What are the symptoms of COPD?

Article By: Chest Heart & Stroke Scotland

COPD makes breathing increasingly difficult over time and many people do not have noticeable symptoms until their late 40s.

What are the symptoms of COPD?
COPD makes breathing increasingly difficult over time and many people do not have noticeable symptoms until their late 40s.

The symptoms that often characterise COPD are:

Increasing breathlessness
Regular production of sputum (phlegm)
You may also have other symptoms such as repeated chest infections, weight loss and tiredness or fatigue.

What causes COPD?
The main cause of COPD is smoking. In the UK, around 8 out of 10 people with COPD are either current smokers or have previously smoked.

But smoking is not the only cause of COPD. The condition can also develop due to poor air quality, work-related exposure to dust, chemicals or fumes, or genetic factors.

How is COPD diagnosed?
There are a number of forms of COPD diagnosis as it tends to “creep up” with worsening symptoms over time. Your doctor will likely ask you a series of questions about your family background, your general health and if you’re a smoker. They’ll then examine you by listening to your chest, looking at other parts of your body such as fingers and ankles to rule out any other possible conditions that could be causing your symptoms.

Then, they may assess the severity of your breathlessness to get an idea of how much COPD is impacting your day-to-day life. Once COPD is diagnosed, the severity is defined under Mild, Moderate, Severe or Very Severe.

Your BMI may also be calculated to see if being underweight or overweight is potentially worsening your symptoms.

Then you may be offered one of the following tests to understand which treatment will be most effective for you and your condition:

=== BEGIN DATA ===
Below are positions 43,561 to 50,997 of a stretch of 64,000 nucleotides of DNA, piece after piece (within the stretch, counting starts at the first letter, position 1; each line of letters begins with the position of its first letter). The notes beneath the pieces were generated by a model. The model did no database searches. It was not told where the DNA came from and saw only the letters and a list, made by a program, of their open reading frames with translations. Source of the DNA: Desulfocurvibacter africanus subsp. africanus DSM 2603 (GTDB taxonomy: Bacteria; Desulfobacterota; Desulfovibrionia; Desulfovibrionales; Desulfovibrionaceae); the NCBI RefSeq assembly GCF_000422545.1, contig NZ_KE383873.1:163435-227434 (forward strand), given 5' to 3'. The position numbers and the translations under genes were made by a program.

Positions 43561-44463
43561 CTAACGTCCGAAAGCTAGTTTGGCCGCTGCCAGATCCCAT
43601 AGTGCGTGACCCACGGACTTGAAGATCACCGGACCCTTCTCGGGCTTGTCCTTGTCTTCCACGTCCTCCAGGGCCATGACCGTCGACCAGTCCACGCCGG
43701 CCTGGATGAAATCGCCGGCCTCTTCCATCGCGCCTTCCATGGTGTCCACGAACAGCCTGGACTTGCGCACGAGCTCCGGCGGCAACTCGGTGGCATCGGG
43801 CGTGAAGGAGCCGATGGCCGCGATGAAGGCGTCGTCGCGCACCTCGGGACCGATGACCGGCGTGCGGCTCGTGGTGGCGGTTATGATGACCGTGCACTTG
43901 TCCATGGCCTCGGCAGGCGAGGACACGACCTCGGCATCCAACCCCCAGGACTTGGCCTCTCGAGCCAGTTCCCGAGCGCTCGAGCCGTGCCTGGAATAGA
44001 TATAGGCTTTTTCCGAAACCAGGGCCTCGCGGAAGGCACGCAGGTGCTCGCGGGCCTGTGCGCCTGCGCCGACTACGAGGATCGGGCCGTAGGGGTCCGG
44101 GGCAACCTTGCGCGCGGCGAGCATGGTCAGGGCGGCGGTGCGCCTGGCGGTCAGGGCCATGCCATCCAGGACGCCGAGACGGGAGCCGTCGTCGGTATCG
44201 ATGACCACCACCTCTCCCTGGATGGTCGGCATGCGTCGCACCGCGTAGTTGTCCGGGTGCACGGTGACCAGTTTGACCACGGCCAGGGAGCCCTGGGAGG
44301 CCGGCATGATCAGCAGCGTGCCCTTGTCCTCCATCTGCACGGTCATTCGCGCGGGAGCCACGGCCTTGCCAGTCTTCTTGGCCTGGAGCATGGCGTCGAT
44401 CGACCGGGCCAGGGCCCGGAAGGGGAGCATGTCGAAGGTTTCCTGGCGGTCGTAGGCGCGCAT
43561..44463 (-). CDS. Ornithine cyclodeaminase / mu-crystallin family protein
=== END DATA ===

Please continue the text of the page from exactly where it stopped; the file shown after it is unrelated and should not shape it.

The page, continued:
Additional breathing tests to decide whether you have asthma or COPD
Functional breathing tests to see how activity affects your breathing
A blood test for alpha-1 antitrypsin to find out if you have alpha-1 antitrypsin deficiency (an inherited condition that can cause COPD)
A computerised tomography (CT) scan of your chest to get a detailed picture of the structure of your lungs
An electrocardiogram (ECG) or echocardiogram (Echo) or both to check whether COPD has affected your heart
Pulse oximetry to measure how much oxygen there is in your blood
A sputum test if an infection is suspected

How is COPD treated?
If you’re a smoker, the first step in treatment is to stop smoking. This will slow down or prevent further damage to your lungs. If you’re in the early stages of COPD, this may be the only treatment that you need to undertake.

COPD cannot be cured but medical treatment can improve your symptoms and prevent a further flareup of symptoms.

There are several treatment options for COPD and the one that you’re prescribed will depend on your symptoms and the severity of your COPD. The process of finding the right treatment for you can require a little of trial and error meaning that your treatment will be reviewed regularly and you may have to try several until you find the one that fits you best.

COPD medicines are often inhaled, through an inhaler or nebuliser, allowing the medicine to go directly to the lungs, getting the greatest effect with the least side effects. Other medicines include mucolytic medicines which make phlegm less thick, steroid tablets are prescribed for flareups and if you have an flareup that is thought to be the result of an infection, you may be prescribed antibiotics.


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